Level 1Quoted market prices available in active markets for identical assets or liabilities as of the reporting date.
   
 Level 2Pricing inputs other than quoted prices in active markets included in Level 1, which are either directly or indirectly observable as of the reporting date.
   
 Level 3Pricing inputs that are generally observable inputs and not corroborated by market data.

 

Financial assets are considered Level 3 when their fair values are determined using pricing models, discounted cash flow methodologies or similar techniques and at least one significant model assumption or input is unobservable.

 

The carrying amounts of the Company’s financial assets and liabilities, including cash, accounts receivable, accounts payable and accrued expenses, and other current liabilities, approximate their fair values because of the short maturity of these instruments. The fair value of notes payable approximates their fair values since the current interest rates and terms on these obligations are the same as prevailing market rates.

 

Cash

 

The Company considers all highly liquid investments with original maturities of three months or less to be cash equivalents. Cash and cash equivalents are held in operating accounts at a major financial institution. Cash balances may exceed federally insured limits. Management believes the financial risk associated with these balances is minimal and has not experienced any losses to date. As of December 31, 2019 and 2018, the Company had no cash balances in excess of FDIC insured limits.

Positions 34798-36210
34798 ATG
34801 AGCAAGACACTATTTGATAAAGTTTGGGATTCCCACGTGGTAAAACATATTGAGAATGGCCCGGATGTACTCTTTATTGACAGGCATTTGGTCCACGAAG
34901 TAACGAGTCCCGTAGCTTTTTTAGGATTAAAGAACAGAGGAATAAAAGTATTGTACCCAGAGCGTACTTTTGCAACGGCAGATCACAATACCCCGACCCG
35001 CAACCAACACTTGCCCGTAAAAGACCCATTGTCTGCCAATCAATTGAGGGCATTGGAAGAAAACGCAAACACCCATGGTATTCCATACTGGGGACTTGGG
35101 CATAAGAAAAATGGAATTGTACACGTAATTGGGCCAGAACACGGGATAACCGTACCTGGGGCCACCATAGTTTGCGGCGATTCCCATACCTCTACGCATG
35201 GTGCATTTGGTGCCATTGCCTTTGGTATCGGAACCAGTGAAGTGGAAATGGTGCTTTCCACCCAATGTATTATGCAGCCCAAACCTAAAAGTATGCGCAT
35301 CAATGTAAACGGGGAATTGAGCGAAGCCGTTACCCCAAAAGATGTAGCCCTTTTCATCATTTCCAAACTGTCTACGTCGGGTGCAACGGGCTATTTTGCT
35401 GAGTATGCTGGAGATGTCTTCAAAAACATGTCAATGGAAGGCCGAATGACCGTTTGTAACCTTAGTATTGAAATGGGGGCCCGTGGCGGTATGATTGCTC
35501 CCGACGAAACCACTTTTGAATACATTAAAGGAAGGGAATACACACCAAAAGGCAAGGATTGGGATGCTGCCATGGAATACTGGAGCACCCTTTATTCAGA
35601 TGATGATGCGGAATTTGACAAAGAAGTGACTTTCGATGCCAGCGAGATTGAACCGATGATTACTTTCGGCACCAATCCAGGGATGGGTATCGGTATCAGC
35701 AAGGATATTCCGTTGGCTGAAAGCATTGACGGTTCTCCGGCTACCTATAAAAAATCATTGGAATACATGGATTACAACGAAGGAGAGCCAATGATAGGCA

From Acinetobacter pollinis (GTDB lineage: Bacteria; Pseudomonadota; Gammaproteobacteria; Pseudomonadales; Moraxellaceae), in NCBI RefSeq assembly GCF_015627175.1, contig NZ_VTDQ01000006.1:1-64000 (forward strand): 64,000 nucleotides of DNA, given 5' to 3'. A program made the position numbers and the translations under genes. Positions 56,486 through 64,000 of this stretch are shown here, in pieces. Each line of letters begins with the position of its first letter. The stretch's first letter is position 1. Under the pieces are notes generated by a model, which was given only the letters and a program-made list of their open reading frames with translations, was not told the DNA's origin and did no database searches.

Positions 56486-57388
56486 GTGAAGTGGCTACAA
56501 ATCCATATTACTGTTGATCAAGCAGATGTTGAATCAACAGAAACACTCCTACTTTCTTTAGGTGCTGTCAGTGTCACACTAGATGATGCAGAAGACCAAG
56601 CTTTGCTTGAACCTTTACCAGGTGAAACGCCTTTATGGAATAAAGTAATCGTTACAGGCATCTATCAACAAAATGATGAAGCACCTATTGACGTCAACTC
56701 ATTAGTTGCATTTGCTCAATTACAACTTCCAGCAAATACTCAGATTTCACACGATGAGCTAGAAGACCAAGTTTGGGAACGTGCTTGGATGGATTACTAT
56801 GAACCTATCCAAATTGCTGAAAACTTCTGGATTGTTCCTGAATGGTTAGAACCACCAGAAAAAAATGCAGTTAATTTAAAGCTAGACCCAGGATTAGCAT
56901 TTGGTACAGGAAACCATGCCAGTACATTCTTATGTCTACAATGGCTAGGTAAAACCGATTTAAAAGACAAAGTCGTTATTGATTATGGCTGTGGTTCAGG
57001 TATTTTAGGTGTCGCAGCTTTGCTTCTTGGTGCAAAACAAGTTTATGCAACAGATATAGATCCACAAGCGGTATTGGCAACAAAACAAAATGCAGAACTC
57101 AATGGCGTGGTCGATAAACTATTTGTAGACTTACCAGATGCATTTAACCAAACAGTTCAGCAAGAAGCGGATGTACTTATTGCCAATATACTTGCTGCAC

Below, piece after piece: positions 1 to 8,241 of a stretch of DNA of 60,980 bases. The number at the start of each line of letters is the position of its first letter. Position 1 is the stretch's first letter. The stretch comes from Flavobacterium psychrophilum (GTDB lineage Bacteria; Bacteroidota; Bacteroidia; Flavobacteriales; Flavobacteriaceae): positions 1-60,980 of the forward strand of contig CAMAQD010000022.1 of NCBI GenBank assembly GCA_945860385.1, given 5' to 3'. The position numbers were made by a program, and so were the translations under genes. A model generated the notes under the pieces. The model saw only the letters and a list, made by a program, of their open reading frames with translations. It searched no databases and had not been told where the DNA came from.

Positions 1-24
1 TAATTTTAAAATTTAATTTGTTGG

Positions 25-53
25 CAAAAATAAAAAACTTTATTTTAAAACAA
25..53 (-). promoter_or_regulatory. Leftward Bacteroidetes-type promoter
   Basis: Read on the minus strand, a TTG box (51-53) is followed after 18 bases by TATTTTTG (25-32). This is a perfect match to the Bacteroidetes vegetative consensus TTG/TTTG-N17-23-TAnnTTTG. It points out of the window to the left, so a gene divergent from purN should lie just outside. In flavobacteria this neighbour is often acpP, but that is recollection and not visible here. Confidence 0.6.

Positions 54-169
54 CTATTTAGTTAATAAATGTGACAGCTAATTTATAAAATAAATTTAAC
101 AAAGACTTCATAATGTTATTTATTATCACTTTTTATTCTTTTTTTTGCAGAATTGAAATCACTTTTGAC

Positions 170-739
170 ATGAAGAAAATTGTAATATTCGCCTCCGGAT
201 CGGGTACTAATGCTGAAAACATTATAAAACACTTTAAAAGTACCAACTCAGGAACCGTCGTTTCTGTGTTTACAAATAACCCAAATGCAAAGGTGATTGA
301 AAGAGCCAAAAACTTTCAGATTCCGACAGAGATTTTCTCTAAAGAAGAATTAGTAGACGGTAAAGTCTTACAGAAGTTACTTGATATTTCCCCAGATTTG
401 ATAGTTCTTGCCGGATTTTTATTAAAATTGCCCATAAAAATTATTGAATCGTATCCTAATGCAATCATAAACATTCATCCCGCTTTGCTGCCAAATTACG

Property and Equipment

 

Property and equipment consist of furniture and fixtures and office equipment. They are recorded at cost, less accumulated depreciation. Depreciation is computed using the straight-line method over the estimated useful lives of the related assets. Expenditures for major renewals and betterments that extend the useful lives of the property and equipment are capitalized. Expenditures for maintenance and repairs are charged to expense as incurred.

 

F-10

 

 

The estimated useful lives of the classes of property and equipment are as follows:

 

Office equipment5 years
Furniture and fixtures7 years

 

Investments – Equity Method

 

The Company accounts for equity method investments at cost, adjusted for the Company’s share of the investee’s earnings or losses, which are reflected in the consolidated statements of operations. The Company periodically reviews the investments for other than temporary declines in fair value below cost and more frequently when events or changes in circumstances indicate that the carrying value of an asset may not be recoverable. As of December 31, 2019, the Company believes the carrying value of its equity method investments were recoverable in all material respects.

 

Deposits

 

Deposits consist of security deposits maintained with lessors for the Company’s facility leases.

 

Loss Per Share